Director Shane Acker’s 9 gets full credit for its attention to detail and the voracity with which Acker constructs his CG-animated fantasy world. The boiled-down premise sounds dubious even for a genre movie — a group of sentient rag dolls fight giant robots in a postapocalyptic wasteland — but Acker’s assured tone and belief in his story make the film engaging. And yet, the film feels plodding even at 80 minutes. There are moments when the story begins to drift a bit, not from its desired outcome or eventual resolutions as much from its reason for being. It makes more sense when you realize that Acker’s feature (his first) is based on a short he released in 2005 and which was subsequently nominated for an Academy Award. The feature version of the story is longer but no more fleshed out, and too much of the development relies on random chases and a character’s arbitrary decision to run to a new place. And that lack of focus is a shame, because at its best, 9 is an entertaining and tightly made fantasy adventure, an animated steampunk fable for grownups that would be more worth seeking out if not for the way it runs out gas toward the end.
The film opens in a rundown room when 9 (Elijah Wood) — a burlap doll so named for the number painted on his back — drops to the floor from his perch and awakens for the first time. Although the film will eventually spell out what happened to ruin the world, Acker’s smart to get the show off with a proper bang by simply dropping the viewer in cold and letting their gradual understanding of the blasted-out planet develop parallel with 9’s. There’s something wrong with 9’s innards that prevents him from talking at first, and as such the film relies on strong visuals and tone to communicate the story for the opening sequence. 9 ventures outside to discover that the world has moved on, and that everything is brown and bombed and almost completely destroyed, and this is when Acker begins to make use of his master’s degree in architecture as well as an MFA in animation. The near-future world is elaborately built, and the only remaining things are machines and a few rag dolls that brim with a unique life and look. 9 finds another doll, 2 (Martin Landau), who repairs his voice and begins to help him find the rest of their small colony before a lumbering mechanical monstrosity known only as the Beast bursts into the dirty clearing and snatches 2 away in his jaws. This is the first of what will become too many plot points that revolve around 9 or one of the other dolls deciding to go rescue someone who’s been kidnapped or gone missing. At this point, 9 has no motivation and almost zero knowledge of the world, but after finding the hiding place of the other dolls, he’s determined to rescue 2 because, well, what else is there to do?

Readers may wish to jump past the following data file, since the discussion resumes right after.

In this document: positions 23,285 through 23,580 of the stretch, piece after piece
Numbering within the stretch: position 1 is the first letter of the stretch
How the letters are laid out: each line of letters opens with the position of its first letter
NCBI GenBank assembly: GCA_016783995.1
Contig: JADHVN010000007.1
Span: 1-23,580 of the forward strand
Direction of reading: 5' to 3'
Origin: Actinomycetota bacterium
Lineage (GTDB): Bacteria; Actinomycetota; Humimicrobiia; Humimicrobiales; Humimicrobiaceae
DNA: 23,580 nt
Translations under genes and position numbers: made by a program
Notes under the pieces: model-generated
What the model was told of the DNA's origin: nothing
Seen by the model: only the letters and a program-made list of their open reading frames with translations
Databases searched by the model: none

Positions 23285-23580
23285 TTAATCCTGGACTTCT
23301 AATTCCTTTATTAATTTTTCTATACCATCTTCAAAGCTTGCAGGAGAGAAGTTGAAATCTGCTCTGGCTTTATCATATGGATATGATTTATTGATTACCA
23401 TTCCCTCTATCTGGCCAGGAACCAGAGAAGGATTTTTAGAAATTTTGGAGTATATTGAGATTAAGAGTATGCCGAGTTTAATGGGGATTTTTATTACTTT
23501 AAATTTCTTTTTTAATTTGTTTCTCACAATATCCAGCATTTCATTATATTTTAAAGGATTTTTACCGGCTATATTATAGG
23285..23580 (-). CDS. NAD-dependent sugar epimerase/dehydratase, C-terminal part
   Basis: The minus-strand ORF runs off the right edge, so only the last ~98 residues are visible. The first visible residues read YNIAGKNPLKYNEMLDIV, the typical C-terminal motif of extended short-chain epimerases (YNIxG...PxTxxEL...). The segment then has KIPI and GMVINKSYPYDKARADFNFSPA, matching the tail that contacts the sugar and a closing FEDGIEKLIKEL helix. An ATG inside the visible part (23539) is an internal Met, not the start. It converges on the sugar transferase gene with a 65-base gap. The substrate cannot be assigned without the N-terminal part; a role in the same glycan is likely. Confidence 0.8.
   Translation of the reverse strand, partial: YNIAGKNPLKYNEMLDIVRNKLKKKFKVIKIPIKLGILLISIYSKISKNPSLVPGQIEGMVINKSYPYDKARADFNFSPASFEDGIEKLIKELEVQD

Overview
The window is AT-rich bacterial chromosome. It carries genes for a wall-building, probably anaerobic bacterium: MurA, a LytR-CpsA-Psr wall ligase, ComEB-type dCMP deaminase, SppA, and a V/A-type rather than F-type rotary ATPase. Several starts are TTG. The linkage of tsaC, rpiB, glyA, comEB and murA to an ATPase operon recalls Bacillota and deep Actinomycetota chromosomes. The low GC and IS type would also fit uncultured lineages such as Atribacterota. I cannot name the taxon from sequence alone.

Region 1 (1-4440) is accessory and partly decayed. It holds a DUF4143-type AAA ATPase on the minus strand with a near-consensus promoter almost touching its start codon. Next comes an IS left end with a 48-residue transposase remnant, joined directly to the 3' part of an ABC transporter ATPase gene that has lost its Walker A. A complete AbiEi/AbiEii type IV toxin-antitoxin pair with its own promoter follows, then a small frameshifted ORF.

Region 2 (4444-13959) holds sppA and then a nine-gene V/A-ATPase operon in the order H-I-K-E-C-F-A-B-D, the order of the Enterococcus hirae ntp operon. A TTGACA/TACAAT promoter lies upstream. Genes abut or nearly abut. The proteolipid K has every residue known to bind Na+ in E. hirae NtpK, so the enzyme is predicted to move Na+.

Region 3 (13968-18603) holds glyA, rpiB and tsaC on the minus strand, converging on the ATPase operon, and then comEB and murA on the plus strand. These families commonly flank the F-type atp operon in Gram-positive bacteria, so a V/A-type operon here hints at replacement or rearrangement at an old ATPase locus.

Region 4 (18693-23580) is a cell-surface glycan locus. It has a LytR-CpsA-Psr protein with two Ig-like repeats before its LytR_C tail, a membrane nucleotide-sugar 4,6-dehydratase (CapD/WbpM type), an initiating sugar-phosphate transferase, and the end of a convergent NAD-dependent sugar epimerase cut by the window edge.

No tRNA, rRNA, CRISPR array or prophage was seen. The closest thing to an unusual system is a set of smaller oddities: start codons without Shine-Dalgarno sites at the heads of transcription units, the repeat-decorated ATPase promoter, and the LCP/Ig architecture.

With little else guiding him, 9 recruits the help of 5 (John C. Reilly), who lost an eye in a battle long ago, to rescue 2, a brief journey that reunites them with 7 (Jennifer Connelly), who’s been living in the waste and fighting the machines because she can’t stand to live life hiding or under the leadership of the dictatorial 1 (Christopher Plummer). There’s an interesting idea hiding in here — namely, that even the last nine living beings on Earth can’t seem to get along — but Acker leaves that stone unturned in favor of having the characters run from A to B to C and back to A while dodging monsters and trying to hide. A fable like this one doesn’t have to be dense or intricately plotted, but it does need to have characters with basic desires that drive them to action, whether it’s the pursuit of a physical goal or the battle between warring viewpoints. The script from Acker and Pamela Pettler deals superficially with 1’s desire to maintain control versus 7’s position that the best defense is a decapitating offense, but mostly it’s just run, stop, run, stop, moralize, run, stop, repeat.
The voice cast is solid, though there’s not much they can do with lines like, “I started this. I’m the one who has to stop it.” But they invest enough emotion in their performances that the dolls take on recognizable personalities, which helps when the plot begins to sag. Additionally, the film is hindered by an unspoken desire to take everything very seriously, and any character’s stab at humor falls flat and feels sadly out of place. There’s an attempt to make 5 something of a comedic relief, but his “jokes” are too few and far between. This is the dimension that would have really grounded the characters and taken the film to the next level. But it’s just one of the things that got overlooked stretching a short into a feature.
As with the story, the animation oscillates between impressive and ungainly: There are moments when the dolls feel real, and others when it looks as though a burlap texture was quickly overlaid on a simple character template. It’s almost too polished, and breaks the spell that these special creations were given a spark of life. But Acker’s eye for design mostly makes up for this, especially with the villainous robots that anchor the action sequences, like the snake with the head of a broken baby doll that drags a cloth cocoon behind it to hold its captured prey and is all kinds of unsettling. One of the best things about the film is not its execution but the way that execution makes grand promises about where Acker might go from here, and there’s no doubt that he could do something amazing. This is the trial run for that.
Daniel Carlson is the managing editor of Pajiba. You can visit his blog, Slowly Going Bald.